Convergent Evolution and the AAT/H
The Concept of Convergence in Evolution
The AAT/H relies heavily on an important
and quite valid evolutionary principle: the principle of convergent evolution.
That said, it must also be recognized that the principle of convergent
evolution as used in the AAT/H ignores a vital element of that principle.
Therefore an explanation of this principle is in order:
Paleontology and Evolution 1988, by Robert L. Carroll (W.H. Freeman
and Company: New York) pg. 7:
"characters that are
similar in structure and function but have arisen separately rather than
from a common ancestor are termed
And he uses G.G. Simpson's description
of the terms "convergence" and the similar term "parallelism":
"Convergence is the
development of similar characters separately in two or more lineages without
a common ancestry pertinent to the similarity. Parallelism is the development
of similar characters separately in two or more lineages of common ancestry
on the basis of, or channeled by, characteristics of that ancestry."
Convergence in evolution (unrelated
living things sharing similar traits which they don't share with a common
ancestor) is due to a similarity in function in these traits.
These are often due, as the AAT/H suggests, to these living things (we'll just
consider animals here) living in similar environments which are different
from their close relatives.
There are classic examples which
are often cited, for instance arctic mammals and birds, which often have
white coats of fur or feathers, and in the case of mammals, smaller ears
to conserve heat.
(Conversely, similar animals which live in extremely
hot areas often have large ears to radiate heat -- note the difference
between arctic foxes and fennec foxes in ear size.)
which creates convergent features is an aquatic one, but unfortunately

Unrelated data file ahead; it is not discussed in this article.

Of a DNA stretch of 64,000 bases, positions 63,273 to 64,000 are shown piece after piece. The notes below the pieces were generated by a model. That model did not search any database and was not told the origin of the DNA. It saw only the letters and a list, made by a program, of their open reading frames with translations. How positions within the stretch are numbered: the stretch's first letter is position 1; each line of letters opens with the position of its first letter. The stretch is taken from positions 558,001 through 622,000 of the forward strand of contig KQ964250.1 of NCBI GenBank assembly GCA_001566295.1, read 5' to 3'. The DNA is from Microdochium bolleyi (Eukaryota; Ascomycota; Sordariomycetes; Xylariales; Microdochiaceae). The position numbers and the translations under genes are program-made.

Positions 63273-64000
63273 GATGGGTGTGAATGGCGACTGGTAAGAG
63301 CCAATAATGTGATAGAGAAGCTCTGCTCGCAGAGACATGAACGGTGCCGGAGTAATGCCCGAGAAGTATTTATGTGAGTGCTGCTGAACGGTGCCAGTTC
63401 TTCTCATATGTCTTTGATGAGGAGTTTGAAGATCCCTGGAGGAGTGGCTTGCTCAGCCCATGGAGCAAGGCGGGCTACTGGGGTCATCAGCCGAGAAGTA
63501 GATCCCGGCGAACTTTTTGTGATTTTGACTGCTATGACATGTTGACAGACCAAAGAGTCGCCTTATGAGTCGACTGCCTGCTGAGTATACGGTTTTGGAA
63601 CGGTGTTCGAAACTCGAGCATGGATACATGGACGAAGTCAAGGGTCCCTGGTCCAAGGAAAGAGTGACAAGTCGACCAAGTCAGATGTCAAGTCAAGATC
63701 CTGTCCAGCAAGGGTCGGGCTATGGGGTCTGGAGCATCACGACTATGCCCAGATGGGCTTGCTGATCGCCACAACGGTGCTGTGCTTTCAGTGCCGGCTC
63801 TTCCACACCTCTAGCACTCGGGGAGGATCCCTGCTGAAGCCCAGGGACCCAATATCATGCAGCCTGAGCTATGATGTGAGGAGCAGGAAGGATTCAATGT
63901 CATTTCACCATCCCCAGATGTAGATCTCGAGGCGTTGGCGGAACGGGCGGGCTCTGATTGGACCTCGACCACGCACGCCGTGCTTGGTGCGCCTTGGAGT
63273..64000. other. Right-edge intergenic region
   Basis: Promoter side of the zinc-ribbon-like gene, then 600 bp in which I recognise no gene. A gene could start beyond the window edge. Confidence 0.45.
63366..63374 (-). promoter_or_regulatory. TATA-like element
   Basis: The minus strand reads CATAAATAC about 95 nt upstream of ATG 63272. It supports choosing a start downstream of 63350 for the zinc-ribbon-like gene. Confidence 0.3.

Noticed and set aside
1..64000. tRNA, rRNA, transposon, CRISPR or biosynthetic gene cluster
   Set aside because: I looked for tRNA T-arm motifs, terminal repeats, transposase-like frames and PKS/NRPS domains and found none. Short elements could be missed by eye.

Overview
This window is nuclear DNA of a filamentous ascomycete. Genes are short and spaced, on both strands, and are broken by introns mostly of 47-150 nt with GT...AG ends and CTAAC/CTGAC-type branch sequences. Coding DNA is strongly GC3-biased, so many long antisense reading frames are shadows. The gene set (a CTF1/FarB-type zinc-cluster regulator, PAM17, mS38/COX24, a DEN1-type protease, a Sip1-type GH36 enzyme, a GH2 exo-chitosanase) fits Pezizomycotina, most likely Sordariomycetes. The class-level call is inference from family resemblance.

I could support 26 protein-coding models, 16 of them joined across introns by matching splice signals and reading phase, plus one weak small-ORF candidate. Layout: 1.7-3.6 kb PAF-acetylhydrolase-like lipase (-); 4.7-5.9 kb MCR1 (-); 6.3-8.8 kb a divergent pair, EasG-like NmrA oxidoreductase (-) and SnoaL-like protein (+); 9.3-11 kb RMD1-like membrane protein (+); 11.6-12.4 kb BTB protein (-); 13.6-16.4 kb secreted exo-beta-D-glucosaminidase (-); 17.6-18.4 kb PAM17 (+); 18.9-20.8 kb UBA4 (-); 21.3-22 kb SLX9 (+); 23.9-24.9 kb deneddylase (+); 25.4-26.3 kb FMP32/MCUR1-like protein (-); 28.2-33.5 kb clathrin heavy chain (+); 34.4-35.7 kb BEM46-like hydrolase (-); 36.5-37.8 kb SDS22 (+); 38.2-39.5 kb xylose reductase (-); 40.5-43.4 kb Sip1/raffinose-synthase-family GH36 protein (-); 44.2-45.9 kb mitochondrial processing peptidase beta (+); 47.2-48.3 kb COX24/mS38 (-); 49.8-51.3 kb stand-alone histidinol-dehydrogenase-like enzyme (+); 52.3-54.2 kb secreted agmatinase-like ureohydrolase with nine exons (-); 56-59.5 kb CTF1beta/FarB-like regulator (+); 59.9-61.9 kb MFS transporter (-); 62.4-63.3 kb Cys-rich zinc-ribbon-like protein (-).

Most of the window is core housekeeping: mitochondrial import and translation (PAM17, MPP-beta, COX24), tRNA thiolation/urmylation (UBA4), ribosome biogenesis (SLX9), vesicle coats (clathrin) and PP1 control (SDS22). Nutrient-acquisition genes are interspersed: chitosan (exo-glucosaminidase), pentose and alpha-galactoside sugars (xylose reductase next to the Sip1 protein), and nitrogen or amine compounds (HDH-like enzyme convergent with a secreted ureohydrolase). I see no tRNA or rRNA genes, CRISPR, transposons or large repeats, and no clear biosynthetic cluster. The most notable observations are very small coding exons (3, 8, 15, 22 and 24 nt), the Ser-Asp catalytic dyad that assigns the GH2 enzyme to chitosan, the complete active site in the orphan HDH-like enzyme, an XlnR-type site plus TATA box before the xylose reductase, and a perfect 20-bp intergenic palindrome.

for the AAT/H, humans share none (!) of the aquatic traits actually due to
convergent evolution (take a look at the list in the first 5 "Relevant
Questions for the Aquatic Ape Theory").
The essential part of the principle
which the AAT/H shies from is that these convergent characters are similar
in function as well as in structure. Their similarity in
function is what creates selection pressure for similarity in form, so
examining and explaining this similarity in function is critical to the
application of the principle of convergent evolution. Perhaps many of the
oft-repeated errors by AAT/H proponents arise because they typically present
examples of alleged similarity in structure without any examination of
(Of course when they also present features which aren't
similar they compound their errors.)
Why do they make these errors
about convergent evolution?
I'm not entirely sure, but part of it
seems to be a simple lack of understanding of basic evolutionary concepts.
It stands to reason that if you're putting together a theory about human
evolution, you would learn the basic concepts of evolution (and physiology
and other related studies).
It's not easy, certainly, but it's not that hard.
And it's necessary.